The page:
Let’s say you’re a cash-only practice and non-par with all insurance plans, including Medicare.
Question: What do you give patients who want to be reimbursed by their insurance company?
Answer: Have patients sign a form acknowledging that certain portions of their care may not be covered by insurance. Patients must understand and agree to pay for all services and products at the time they are provided. Give patients ample opportunity to ask questions about their financial obligation, other treatment options, and their right to refuse care.
Use standard CPT codes such as 99203, 98940, 97012, and 97110 for medically necessary services and insurance billing. CPT codes are not needed if a cash patient needs a simple walk-out receipt.
For wellness or maintenance examinations, consider using ICD-10 code Z00.00 (encounter for general adult examination without abnormal findings). For wellness or maintenance adjustments, consider using HCPCS code S8990 (manipulative therapy performed for maintenance rather than restoration). Do not use S8990 for Medicare claims.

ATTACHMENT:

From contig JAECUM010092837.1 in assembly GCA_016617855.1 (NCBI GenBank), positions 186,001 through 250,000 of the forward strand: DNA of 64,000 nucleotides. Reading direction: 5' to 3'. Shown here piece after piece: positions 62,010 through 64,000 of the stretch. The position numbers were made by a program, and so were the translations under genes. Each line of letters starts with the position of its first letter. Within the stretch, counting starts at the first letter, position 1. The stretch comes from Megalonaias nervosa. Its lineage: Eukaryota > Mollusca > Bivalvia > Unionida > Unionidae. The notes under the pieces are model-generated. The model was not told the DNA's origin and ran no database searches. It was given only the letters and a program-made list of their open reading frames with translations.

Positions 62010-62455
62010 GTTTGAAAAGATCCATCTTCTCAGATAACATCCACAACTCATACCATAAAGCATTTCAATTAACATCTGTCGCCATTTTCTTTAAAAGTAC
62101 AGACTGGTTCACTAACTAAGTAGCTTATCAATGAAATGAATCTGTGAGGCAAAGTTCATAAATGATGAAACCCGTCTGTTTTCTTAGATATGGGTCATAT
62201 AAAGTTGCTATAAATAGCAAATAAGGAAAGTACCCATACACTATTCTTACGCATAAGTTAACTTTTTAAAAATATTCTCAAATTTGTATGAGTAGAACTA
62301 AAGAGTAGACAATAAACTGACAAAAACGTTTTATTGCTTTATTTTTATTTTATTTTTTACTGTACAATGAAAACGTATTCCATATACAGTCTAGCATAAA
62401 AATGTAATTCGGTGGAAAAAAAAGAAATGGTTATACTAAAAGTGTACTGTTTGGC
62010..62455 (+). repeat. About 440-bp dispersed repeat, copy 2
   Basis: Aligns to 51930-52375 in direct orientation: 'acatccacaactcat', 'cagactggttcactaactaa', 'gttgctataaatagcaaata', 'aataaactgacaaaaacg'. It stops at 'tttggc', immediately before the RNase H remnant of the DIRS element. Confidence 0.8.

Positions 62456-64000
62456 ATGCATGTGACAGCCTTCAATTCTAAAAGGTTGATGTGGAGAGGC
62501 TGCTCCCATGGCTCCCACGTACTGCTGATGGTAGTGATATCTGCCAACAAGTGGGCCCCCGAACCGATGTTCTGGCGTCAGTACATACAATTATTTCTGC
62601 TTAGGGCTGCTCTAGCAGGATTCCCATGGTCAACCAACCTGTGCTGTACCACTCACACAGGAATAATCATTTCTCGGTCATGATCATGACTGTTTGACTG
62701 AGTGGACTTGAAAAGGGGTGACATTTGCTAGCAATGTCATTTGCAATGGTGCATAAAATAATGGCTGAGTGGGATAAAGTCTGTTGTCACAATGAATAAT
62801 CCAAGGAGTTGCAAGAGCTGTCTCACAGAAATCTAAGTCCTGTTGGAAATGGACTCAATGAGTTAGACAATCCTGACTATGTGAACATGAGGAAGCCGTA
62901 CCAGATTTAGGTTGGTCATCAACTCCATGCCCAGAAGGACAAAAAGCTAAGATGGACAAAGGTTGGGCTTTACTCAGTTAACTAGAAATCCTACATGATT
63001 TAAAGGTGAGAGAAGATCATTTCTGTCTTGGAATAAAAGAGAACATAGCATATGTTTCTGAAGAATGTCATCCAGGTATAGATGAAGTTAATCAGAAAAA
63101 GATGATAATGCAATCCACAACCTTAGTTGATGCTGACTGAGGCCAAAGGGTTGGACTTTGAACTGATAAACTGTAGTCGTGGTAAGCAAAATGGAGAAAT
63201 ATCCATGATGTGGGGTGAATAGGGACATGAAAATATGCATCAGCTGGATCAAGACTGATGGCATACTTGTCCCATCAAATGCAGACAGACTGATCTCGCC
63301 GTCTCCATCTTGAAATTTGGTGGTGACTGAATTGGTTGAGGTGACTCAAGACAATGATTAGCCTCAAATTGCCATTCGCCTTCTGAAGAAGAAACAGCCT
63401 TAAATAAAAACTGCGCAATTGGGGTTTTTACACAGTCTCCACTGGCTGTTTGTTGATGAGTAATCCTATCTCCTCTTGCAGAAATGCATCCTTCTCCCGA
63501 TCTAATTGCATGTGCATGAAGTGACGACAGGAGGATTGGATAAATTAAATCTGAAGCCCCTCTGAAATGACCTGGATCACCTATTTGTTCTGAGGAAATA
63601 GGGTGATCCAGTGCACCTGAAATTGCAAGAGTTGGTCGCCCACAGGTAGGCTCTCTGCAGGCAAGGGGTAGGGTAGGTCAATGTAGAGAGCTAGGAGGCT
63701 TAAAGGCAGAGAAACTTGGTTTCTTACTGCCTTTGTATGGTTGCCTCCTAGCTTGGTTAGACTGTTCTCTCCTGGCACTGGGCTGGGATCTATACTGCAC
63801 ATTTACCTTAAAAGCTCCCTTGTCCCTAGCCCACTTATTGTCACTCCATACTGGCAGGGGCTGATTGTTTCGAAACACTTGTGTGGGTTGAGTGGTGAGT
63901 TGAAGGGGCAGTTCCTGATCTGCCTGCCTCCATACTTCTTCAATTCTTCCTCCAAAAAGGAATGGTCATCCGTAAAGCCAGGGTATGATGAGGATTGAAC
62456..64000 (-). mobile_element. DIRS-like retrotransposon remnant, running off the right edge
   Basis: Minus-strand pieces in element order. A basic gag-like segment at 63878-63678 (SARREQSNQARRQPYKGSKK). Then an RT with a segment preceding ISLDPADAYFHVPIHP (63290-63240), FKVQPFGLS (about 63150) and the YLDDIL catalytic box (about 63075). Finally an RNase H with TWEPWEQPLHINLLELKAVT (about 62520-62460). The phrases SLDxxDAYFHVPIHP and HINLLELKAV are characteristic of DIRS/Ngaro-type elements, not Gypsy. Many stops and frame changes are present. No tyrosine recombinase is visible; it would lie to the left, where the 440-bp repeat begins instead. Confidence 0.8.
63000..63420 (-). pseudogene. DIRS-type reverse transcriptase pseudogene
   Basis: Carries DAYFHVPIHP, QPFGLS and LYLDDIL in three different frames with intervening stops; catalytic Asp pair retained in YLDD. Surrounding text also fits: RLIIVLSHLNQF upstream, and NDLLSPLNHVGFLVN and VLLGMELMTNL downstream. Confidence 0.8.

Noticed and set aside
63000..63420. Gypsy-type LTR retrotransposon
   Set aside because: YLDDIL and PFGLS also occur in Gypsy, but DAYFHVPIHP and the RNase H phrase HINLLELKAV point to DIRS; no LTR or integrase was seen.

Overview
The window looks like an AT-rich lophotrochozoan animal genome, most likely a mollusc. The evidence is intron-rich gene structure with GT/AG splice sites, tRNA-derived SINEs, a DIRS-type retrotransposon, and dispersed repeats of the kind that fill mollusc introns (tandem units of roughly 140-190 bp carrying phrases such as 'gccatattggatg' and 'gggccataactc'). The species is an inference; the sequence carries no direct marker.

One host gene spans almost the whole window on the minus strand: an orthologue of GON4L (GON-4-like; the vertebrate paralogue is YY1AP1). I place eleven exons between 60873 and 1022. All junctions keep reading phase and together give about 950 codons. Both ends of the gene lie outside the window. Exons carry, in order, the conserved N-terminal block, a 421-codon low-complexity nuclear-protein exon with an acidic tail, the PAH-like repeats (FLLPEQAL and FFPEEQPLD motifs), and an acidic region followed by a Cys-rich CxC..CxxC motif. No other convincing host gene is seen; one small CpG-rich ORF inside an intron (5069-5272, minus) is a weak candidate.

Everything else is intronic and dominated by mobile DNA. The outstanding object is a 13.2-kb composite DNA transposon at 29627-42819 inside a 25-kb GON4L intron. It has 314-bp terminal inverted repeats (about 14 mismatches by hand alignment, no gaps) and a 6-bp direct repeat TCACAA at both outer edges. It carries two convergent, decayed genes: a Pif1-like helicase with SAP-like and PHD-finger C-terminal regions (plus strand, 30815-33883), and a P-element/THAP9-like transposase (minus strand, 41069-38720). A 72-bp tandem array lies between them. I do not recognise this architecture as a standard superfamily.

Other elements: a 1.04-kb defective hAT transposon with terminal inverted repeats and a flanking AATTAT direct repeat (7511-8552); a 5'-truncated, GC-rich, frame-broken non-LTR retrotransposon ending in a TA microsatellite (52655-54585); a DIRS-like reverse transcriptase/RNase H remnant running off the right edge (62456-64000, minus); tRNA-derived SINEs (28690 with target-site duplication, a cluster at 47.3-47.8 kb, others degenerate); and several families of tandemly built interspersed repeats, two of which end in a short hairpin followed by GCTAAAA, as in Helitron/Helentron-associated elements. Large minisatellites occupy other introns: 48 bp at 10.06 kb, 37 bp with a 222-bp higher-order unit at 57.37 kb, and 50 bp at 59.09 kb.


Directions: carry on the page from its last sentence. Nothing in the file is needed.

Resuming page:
Use appropriate diagnosis codes If clinically applicable and justified in your documentation, use longer-term diagnosis codes such as disc herniation, sciatica, cervical radiculopathy, or ligament sprain as your primary codes followed by pain, stiffness, or spasm. It is also recommended to use the M99.01 through M99.07 subluxation codes and the complicating factor diagnosis codes to paint the most compliant clinical picture. Examples include chronic fatigue syndrome (R53.82), diabetic neuropathy (E08.40), pins and needles (R20.2), overweight (E66.3), anxiety/ depression (F41.8), and dizziness (R42).